How can you best divide up your investment accounts in divorce?
One of the scariest things about divorce for many spouses is not knowing what’s going to happen to their valuable assets such as homes, cars, jewelry and collectibles. If a couple shares investment accounts, though, then this can take their concerns to a whole other level. There are a few steps that you’ll want to take if you and your soon-to-be ex share a valuable investment portfolio.
You and your ex have two primary options if you have investments such as a 401(k). One of you can keep it while the other spouse retains other, equally valuable property or you can decide to split up the account. If you decide to pursue the latter, then you may want to consider getting a Qualified Domestic Relations Order (QDRO).
A QDRO serves the role of outlining how you and your ex plan to split up an investment account. It can make it easier for your Amherst judge to enforce their orders if you have a QDRO in place. The court can simply reference what you agreed to and order that you abide by it.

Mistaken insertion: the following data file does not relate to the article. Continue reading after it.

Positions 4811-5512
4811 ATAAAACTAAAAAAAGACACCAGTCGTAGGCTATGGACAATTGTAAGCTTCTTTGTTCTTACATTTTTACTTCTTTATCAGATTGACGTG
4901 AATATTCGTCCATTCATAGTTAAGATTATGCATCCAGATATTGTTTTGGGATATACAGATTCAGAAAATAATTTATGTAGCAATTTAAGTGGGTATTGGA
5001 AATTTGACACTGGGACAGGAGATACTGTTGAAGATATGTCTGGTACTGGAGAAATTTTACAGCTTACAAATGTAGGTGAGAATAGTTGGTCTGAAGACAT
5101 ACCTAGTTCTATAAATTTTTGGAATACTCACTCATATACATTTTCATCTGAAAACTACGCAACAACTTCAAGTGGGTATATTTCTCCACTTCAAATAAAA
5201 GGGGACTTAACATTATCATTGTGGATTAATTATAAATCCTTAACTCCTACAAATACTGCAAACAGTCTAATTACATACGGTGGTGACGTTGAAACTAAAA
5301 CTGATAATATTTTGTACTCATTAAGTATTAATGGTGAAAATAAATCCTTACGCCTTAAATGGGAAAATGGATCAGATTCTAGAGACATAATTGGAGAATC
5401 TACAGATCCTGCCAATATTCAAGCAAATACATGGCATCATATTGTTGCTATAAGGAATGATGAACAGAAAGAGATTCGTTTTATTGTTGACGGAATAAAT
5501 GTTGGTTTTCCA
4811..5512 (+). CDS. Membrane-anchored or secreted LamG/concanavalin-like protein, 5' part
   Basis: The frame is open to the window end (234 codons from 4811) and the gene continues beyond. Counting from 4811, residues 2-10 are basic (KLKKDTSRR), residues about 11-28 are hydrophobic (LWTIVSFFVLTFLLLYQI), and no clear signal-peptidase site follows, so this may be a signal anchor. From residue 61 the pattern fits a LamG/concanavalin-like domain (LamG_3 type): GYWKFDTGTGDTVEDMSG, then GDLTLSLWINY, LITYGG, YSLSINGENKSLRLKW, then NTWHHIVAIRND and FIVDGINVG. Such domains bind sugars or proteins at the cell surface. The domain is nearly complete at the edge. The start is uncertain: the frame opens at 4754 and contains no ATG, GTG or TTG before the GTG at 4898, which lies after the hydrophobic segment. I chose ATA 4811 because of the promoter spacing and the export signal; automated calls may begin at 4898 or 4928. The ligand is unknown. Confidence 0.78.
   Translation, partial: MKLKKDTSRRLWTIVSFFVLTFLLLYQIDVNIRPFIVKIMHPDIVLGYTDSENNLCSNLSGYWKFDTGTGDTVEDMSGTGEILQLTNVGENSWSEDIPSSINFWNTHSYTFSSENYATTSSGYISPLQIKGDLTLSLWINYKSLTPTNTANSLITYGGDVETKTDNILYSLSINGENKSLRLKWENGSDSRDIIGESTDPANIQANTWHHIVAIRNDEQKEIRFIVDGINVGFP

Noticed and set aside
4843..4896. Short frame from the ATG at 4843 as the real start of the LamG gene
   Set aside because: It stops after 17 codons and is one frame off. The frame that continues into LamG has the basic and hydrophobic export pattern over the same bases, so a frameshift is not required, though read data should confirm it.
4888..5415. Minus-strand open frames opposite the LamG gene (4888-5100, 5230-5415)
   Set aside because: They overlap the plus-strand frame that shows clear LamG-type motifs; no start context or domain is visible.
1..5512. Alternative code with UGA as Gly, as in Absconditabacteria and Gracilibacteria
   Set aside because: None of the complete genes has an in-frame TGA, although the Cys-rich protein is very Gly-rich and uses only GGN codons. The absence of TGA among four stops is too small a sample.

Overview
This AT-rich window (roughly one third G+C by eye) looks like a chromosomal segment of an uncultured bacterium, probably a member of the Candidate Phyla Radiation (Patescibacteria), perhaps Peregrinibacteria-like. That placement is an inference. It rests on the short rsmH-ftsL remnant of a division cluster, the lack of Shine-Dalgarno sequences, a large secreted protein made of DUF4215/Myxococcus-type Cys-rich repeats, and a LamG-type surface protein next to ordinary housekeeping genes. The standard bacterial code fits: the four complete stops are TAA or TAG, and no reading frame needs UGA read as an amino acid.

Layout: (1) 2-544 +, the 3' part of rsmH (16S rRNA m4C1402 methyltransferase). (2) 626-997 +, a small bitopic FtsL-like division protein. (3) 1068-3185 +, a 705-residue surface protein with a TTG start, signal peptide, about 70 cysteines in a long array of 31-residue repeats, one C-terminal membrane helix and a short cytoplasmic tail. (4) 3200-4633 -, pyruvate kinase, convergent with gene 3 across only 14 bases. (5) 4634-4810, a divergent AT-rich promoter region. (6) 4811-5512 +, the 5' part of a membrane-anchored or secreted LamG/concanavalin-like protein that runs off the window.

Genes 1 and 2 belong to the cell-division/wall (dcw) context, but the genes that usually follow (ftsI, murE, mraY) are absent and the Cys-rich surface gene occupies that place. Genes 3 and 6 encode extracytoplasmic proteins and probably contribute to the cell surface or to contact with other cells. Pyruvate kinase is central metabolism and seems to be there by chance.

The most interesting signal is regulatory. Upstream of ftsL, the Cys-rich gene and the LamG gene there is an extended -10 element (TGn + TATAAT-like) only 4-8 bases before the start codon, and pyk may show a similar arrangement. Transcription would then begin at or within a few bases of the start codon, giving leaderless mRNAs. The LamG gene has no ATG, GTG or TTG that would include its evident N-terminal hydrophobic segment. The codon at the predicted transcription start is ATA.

Many spouses decide to get a QDRO for taxation reasons though as well. If you have a 401(k) and make a withdrawal from it before a certain age, then you might be subject to tax penalties for doing so. This can significantly decrease the amount contained in it. The QDRO can protect you from this.
If you have an individual retirement account (IRA), then you may not need a QDRO. You’ll be able to avoid many of the tax penalties you’d otherwise have to pay by transferring the funds contained within it instead of distributing them.
Financial matters can be difficult to address during a divorce, especially when emotions are running high. This is why you’ll want to make sure that the attorney you have advocating for you here in New York is well-experienced in negotiating settlements of complex assets such as investment accounts handling your case.